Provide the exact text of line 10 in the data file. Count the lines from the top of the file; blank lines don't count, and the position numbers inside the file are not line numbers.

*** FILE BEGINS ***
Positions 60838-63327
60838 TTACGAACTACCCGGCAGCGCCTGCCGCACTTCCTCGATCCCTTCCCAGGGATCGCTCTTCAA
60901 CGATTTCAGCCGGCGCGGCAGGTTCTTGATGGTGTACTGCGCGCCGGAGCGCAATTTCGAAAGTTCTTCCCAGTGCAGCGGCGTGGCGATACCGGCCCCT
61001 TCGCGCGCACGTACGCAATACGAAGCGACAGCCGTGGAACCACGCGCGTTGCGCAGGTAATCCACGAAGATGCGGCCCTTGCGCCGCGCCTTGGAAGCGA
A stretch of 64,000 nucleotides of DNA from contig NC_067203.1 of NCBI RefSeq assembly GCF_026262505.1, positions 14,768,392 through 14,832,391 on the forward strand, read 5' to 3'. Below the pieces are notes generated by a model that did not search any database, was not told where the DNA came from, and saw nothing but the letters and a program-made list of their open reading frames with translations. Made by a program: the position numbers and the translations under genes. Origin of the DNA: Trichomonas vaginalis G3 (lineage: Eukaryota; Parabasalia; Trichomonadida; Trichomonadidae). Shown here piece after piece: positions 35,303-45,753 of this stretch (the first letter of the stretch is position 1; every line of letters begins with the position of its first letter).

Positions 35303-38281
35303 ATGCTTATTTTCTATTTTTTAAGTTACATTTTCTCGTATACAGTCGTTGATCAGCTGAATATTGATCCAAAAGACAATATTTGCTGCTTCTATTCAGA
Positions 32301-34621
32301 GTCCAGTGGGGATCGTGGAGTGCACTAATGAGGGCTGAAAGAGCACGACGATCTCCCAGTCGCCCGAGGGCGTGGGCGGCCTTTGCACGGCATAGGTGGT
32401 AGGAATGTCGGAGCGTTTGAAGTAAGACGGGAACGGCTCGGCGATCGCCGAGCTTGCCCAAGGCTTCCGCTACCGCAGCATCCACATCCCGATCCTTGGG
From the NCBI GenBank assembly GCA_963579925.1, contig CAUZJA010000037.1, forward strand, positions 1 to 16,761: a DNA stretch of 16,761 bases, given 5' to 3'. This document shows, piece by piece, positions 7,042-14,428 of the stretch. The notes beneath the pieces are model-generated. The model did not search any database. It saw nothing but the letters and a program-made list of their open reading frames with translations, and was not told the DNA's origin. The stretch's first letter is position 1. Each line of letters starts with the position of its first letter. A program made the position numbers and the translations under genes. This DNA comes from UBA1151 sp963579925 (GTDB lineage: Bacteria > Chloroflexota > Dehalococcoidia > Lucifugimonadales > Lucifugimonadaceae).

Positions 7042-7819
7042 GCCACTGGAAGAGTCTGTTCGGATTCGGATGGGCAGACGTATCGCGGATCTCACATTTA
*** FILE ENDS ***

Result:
32401 AGGAATGTCGGAGCGTTTGAAGTAAGACGGGAACGGCTCGGCGATCGCCGAGCTTGCCCAAGGCTTCCGCTACCGCAGCATCCACATCCCGATCCTTGGG